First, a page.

Shortly after I officially came out and met the person that was probably my soul mate, I was introduced to a great many things. One of them was LGBTQ cinema and no I am not just talking about porn. I had never known there were movies that dealt with people that felt the same things I did. The small town I grew up in, I wasn’t even truly aware if there were others like me, in retrospect there were probably far more than I will ever know. My first love had what seemed an extensive library of LGBTQ films, though they did skew more towards gay male perspectives.
Today’s LGBTQ kids may have not even heard of many of them. Oh sure, you cant turn on the television without seeing the Birdcage still. VH1 still shows the Adventures of Priscilla Queen of the Desert and you cant go a full year without seeing Too Wong Foo, Thanks For Everything! Julie Newmar. But these are mainstream because just as many heterosexuals find them entertaining. Much like the Kevin Kline travesty “In & Out.” Most of these have one big thing in common, they do not show LGBTQ life in reality but as we are seen by heterosexual people. Sadly, most of the movies from that boundless library he had were filmed with straight men and many were a little campy, none the less they are still in our history. And there are a few that are my favorite, so bear with me as I give you a list some of them.
The first film that we watched together was It’s My Party (1996), a movie that dealt with the very raw subject of living with AIDS. This film hit me hard because it was based on the true-life party of Harry Stein, an accomplished architect and designer. His real-life partner, Randall Klieser, directed the film and the party that was the topic of the movie took place in 1992. It hosted some big names, as well as some up and coming names, like Eric Roberts, Gregory Harrison, Olivia Newton-John, Bronson Pinchot, and Margret Cho. Nick Stark is the main character of the movie and decides to host a two-day party where he invites him friends and family over to celebrate his life and them being apart of it, at the end of the party Nick would take his life. Nick had contracted a disease that would leave him in a vegetative and memory lapsed state hooked to a machine to keep him alive. He had watched many of his friends die from the same disease and did not want to endure. The movie is about the struggle of a couple whose relationship died due to the disease and was reconnected because of it, as well.
Next would be the movie Jeffrey (1995), which stars Steven Weber, Michael T. Weiss, Sigourney Weaver, Kathy Najimi, and Patrick Stewart. Steven Weber Plays Jeffrey who is a gay man who loves sex at the height of the AIDS epidemic. He had been used to night after night of men and sex until he noticed the trend of his “tricks” asking for proof of his HIV status. This spirals him into disarray as he decides he is going to swear off sex. He then meets Steve (Michael T. Weiss) who is attracted to Jeffrey, but Steve has a secret. It’s a movie about a guy who is afraid of falling in love with someone who has AIDS and watching them die only to be left alone. It was a movie that challenged my perceptions and allowed me to grow. Sure that is giving this movie a lot of credit, but the cameos in it are hilarious and the story is on point about loving someone for who they are and not what they may have.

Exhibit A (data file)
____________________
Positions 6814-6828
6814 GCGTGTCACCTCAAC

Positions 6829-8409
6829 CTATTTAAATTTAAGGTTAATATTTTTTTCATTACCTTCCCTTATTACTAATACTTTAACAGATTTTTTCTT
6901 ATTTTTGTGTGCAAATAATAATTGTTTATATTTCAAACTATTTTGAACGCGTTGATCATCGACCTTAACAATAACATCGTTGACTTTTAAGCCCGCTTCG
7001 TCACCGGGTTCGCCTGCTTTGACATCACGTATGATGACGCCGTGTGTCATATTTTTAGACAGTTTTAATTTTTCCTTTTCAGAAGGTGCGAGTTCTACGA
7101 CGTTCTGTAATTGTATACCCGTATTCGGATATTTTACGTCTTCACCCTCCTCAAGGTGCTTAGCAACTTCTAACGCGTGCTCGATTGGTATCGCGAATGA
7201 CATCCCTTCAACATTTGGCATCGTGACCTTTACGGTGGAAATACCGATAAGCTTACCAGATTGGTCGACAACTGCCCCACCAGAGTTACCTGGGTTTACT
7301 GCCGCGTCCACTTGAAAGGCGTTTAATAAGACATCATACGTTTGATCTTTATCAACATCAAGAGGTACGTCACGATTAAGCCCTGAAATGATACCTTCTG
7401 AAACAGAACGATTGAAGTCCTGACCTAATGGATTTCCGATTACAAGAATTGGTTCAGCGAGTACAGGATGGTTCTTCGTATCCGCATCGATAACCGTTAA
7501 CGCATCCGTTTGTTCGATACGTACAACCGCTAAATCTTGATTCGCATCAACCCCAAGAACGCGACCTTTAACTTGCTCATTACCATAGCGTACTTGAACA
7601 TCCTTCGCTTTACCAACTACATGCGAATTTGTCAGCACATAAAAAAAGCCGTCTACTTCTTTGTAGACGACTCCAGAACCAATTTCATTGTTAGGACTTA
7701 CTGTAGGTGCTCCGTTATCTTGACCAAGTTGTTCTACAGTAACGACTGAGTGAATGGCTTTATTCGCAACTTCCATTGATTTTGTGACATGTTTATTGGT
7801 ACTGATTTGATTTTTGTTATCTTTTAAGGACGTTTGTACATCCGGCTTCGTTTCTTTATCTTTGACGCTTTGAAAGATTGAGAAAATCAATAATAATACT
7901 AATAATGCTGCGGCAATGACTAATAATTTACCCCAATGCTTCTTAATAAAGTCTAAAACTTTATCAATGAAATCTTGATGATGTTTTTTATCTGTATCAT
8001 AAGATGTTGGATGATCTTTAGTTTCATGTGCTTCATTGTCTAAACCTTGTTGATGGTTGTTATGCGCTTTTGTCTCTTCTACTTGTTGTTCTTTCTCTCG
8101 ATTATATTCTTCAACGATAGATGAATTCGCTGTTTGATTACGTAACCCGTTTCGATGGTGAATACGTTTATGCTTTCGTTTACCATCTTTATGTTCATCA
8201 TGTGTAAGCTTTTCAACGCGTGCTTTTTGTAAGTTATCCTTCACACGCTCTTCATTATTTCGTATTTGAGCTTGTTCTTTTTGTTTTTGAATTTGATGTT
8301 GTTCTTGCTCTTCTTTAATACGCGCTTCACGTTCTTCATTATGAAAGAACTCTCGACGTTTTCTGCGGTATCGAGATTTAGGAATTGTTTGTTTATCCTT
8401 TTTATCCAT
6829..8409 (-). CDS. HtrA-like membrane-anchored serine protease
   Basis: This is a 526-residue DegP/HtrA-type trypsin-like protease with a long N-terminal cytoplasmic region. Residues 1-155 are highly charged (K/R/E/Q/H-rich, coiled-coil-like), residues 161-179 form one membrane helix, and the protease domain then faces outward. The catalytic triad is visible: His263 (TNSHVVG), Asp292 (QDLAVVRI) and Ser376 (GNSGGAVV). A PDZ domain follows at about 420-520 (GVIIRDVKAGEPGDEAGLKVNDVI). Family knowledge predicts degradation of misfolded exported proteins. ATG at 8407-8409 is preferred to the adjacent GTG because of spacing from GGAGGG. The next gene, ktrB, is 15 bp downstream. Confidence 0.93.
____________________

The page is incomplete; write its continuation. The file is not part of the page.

Love! Valour! Compassion!(1997) Okay, this started out in 1995 as a play, but its tour on Broadway allowed it to become a movie in 1997. In it you will find Jason Alexander (Seinfeld) and John Glover among others. The movie takes place over three summer holidays in a lakeside house in upstate New York. The main character is going through a gay midlife crisis about his creativity and worth and surrounds himself with his friends that are directly tied to his artistic career. The course of the three holidays leads the group run the gamut of topics like infidelity, soul searching, AIDS, life and death. This leads to skinny dipping and flirting with the grand finale being a dress rehearsal of Swan Lake in drag.
Torch Song Trilogy(1988) Another movie that was adapted from a play, written by Harvey Fierstein. This movie included Harvey Fierstein, Anne Bancroft, and a young Matthew Broderick as the star line up. The play spanned four hours, but New Line cinema insisted that it be edited to a two hour running period. The play was written about a female impersonator named Charles Pierce, who was a noted Betty Davie impersonator. Harvey created the lead role, Bertha Venation, aka Arnold Beckoff, for him to portray. The story starts in 1971 where Arnold meets his first love Ed while being dragged to a bar after a night’s show. After meeting Ed, who is still battling accepting being gay, leaves Arnold for a female named Laurel. Two years later in 1973, Arnold meets the love of his life Alan, played by Matthew Broderick. Ed has married Laurel and invited Arnold and Alan to the country for a weekend visit. This proves to be awkward but reinforces the commitment between them. They move in together, plan to adopt a gay child, and get an apartment. On the eve of their first night in their new place, Alan is killed by a group of gay bashers, This leads Arnold into a spiral that climaxes when Arnold’s mother comes for a visit. For me, it is one of the few that shows the struggles of being LGBTQ in a world that still doesn’t fully accept us as we are.
There are others, more modern films that also fall into my favorites list, but these listed are from the library of what I devoured when I met Shawn. These are ones that have had huge impacts on me, in various ways. They will remain a part of my history and are ones I always recommend to people who have never seen them, the same way Shawn did for me. If you haven’t seen them, please check them out. Let me know if you enjoy them.